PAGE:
Underutilization of Indomethacin for Prevention of Pancreatitis Following ERCP

Chronic Pancreatitis Illustration. (Photo By BSIP/UIG Via Getty Images)
A team of investigators conducted a retrospective study to assess the use of indomethacin as prophylaxis of pancreatitis in patients undergoing endoscopic retrograde cholangiopancreatography.

The use of an indomethacin suppository as pancreatitis prophylaxis during endoscopic retrograde cholangiopancreatography (ERCP) remains underutilized despite the low cost and potential clinical benefit, according to results from a retrospective analysis study published in Pancreas.

Data were collected from Explorys, a commercial database that aggregates electronic health records from 26 healthcare systems in the United States. Patients (N=26,820) who underwent ERCP between 2009 and 2018 and were considered at high risk for post-ERCP pancreatitis (PEP) on the basis of narrow criteria were included. PEP was defined as admittance to an emergency department and a diagnosis of pancreatitis within 5 days of undergoing ERCP.

Patients varied significantly for age (P =.016), race (P <.001), and insurance type or status (P <.001). Performance of ERCP was more common among patients aged >65 years (P =.016), patients who were White (P <.001), and those who had private insurance (P <.001).

In total, 8.6% of patients developed PEP. Rates of PEP significantly decreased between 2016 and 2017 (P <.001); however, this trend did not continue in 2018, and a general increase was observed over time (2009: n=120; odds ratio [OR], 1 vs 2018: n=140; OR, 1.16; P <.001).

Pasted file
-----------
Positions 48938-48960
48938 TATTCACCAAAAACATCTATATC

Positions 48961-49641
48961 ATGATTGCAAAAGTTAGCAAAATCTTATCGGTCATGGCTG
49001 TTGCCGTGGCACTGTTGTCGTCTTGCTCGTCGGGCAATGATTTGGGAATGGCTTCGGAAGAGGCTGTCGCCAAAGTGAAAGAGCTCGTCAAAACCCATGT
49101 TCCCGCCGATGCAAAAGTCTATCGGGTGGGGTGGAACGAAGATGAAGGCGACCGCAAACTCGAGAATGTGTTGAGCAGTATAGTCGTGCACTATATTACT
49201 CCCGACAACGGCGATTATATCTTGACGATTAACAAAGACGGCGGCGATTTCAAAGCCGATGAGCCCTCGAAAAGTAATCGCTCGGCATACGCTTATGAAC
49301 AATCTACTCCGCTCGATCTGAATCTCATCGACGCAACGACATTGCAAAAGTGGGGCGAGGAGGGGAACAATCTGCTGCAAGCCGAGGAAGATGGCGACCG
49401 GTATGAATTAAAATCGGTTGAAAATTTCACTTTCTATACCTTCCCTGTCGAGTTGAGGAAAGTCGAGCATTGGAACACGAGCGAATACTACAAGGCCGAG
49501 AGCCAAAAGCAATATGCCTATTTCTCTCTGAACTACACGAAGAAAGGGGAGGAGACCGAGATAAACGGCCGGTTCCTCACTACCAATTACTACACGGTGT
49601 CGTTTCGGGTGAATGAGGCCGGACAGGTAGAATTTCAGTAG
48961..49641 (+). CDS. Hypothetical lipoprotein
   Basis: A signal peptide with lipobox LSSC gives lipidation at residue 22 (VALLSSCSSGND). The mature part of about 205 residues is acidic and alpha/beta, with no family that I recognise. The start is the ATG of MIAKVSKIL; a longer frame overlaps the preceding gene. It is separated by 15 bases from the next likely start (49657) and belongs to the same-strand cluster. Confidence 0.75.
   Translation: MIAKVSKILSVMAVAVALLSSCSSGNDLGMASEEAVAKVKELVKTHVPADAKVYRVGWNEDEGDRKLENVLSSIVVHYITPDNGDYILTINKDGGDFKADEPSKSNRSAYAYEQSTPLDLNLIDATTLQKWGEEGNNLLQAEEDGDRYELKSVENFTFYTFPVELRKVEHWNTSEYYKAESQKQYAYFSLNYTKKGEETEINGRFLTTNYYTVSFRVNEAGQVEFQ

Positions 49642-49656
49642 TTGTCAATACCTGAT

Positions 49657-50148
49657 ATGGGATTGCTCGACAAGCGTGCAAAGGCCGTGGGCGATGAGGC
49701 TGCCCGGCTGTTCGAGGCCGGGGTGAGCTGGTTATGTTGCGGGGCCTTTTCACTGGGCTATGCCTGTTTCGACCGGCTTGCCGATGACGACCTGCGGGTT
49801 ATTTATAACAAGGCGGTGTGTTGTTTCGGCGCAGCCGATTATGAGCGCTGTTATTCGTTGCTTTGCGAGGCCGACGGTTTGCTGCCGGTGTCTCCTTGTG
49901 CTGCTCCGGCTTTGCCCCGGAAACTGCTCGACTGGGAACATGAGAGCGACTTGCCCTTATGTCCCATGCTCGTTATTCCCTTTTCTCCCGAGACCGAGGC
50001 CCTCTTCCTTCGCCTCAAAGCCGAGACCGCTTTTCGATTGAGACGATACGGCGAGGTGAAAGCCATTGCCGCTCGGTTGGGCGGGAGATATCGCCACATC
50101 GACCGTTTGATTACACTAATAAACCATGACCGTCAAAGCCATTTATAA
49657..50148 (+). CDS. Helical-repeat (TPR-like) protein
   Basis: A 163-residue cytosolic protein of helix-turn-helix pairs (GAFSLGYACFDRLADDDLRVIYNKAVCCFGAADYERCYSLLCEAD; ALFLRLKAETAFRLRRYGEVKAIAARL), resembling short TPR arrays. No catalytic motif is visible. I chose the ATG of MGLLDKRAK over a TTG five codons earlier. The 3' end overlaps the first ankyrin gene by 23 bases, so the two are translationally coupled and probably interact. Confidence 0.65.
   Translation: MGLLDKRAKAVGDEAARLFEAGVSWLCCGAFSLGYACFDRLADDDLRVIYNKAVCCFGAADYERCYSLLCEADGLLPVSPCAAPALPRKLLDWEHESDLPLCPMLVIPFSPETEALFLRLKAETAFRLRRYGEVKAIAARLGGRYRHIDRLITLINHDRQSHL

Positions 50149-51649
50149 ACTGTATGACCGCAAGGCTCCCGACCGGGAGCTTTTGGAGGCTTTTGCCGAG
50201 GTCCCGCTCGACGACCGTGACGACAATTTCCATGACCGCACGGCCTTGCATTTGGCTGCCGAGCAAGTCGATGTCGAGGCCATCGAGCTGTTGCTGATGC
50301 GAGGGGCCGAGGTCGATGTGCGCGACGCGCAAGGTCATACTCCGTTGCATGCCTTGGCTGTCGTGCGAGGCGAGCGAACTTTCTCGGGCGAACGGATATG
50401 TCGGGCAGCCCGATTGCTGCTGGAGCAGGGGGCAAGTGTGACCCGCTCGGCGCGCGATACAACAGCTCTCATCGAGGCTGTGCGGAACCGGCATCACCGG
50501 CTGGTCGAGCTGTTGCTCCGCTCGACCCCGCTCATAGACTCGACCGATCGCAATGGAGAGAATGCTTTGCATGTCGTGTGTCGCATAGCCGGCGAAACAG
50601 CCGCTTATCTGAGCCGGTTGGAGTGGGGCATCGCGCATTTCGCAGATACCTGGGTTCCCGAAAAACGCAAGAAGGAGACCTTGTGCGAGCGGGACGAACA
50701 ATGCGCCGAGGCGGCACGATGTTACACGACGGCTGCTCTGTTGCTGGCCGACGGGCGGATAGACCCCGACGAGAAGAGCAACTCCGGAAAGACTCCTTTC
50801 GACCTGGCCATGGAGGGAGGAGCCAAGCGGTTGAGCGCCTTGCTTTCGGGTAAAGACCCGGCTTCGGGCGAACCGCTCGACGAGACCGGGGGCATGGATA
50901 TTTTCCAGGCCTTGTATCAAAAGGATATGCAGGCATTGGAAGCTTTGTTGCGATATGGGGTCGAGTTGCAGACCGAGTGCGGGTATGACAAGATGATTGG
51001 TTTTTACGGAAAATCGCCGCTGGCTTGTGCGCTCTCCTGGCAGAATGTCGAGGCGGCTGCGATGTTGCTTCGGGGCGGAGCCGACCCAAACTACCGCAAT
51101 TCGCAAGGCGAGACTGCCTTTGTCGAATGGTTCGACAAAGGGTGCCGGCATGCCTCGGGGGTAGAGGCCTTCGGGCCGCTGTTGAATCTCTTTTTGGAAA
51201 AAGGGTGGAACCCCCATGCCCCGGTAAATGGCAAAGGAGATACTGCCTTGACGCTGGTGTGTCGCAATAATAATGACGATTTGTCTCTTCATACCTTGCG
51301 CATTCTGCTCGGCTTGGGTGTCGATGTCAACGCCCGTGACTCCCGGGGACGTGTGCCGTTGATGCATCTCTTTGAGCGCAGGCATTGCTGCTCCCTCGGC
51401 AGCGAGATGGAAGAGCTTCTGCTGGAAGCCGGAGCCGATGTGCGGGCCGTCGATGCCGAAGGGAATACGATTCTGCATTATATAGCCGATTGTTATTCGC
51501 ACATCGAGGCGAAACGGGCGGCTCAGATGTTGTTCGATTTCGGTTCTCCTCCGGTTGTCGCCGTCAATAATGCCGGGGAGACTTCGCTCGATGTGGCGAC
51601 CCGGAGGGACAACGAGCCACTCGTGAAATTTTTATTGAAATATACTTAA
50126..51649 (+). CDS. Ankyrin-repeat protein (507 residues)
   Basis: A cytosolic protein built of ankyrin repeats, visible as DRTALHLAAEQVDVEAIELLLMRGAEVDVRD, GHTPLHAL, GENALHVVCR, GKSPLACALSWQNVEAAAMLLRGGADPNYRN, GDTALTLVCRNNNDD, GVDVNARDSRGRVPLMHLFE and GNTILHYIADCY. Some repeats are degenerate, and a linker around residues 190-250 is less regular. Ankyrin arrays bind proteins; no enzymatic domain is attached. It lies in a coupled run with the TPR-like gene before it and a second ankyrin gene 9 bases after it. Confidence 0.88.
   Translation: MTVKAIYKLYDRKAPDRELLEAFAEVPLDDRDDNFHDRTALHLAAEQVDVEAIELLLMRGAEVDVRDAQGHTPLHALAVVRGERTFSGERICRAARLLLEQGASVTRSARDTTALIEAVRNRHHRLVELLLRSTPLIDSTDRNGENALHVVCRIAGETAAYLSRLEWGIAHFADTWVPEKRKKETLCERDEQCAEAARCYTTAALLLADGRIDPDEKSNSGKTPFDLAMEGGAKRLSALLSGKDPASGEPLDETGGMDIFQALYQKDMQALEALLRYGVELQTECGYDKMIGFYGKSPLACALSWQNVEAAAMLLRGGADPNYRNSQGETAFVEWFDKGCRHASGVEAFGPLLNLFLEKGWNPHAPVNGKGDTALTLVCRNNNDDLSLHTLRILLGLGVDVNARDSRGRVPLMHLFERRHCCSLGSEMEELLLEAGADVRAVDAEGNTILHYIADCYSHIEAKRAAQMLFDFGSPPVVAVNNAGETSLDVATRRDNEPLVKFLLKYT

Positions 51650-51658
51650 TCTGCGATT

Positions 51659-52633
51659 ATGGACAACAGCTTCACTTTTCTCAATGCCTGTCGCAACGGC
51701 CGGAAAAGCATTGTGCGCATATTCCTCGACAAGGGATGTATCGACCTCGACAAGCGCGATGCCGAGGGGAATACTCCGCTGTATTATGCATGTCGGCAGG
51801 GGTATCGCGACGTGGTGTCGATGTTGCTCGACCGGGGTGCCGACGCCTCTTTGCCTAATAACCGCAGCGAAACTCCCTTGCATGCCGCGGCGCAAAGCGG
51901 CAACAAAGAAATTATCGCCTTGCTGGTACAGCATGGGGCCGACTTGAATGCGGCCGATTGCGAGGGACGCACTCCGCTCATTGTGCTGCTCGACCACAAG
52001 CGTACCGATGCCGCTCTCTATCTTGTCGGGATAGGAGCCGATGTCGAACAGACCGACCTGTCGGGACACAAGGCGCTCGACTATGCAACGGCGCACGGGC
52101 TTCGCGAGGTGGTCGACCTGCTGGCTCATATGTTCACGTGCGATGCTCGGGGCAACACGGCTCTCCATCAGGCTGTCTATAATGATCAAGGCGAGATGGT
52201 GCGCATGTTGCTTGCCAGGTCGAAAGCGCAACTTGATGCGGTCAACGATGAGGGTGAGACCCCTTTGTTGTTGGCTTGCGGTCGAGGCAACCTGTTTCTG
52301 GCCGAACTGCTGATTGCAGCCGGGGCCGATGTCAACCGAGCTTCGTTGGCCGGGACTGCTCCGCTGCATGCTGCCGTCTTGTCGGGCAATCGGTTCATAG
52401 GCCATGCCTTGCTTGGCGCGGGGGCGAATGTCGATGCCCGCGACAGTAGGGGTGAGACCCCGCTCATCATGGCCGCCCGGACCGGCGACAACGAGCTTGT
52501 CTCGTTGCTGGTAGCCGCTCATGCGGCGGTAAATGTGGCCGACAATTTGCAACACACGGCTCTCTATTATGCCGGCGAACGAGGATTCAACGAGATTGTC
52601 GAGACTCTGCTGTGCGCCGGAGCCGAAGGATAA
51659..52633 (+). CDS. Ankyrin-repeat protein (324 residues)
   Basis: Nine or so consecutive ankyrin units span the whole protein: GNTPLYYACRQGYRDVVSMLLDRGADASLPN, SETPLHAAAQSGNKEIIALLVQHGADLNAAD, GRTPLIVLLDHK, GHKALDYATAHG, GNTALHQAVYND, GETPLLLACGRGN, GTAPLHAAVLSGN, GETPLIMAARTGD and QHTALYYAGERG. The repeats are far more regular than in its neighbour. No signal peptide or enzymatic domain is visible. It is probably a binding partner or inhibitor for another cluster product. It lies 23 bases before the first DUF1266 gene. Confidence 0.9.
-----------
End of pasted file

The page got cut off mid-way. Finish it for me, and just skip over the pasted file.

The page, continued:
Documentation about anesthetic administration was noted for 62.7% of patients. The use of indomethacin increased linearly after 2012 (2009 use, n=30 vs 2018 use, n=570; P <.001). Despite the increase in use, indomethacin was used in less than half of procedures in 2018.

When indomethacin use began to increase, use of a pancreatic duct stent declined (2009 use, n=570 vs 2018 use, n=60; P <.001). Between 2015 and 2018, use of a pancreatic duct stent remained <5% (range, 3.0%–4.7%).

A limitation of this study included reliance on Systematized Nomenclature of Medicine Clinical Terms (SNOMED) codes; the investigators were unable to confirm diagnoses or detect coding errors. These data also did not provide hospital location; therefore, the investigators were unable to correlate results with hospital practice.

The study authors concluded that although indomethacin is widely available, inexpensive, and associated with level I evidence for reducing risk for PEP among high-risk patients, its use remains low and continues to be underutilized. Additional education associated with indomethacin and its benefits is therefore warranted.

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Reference

Smith ZL, Elmunzer J, Cooper GS, Chak A. Real-world practice patterns in the era of rectal indomethacin for prophylaxis against post-ERCP pancreatitis in a high-risk cohort. Pancreas. 2020;115(6):934-940. doi:10.14309/ajg.0000000000000623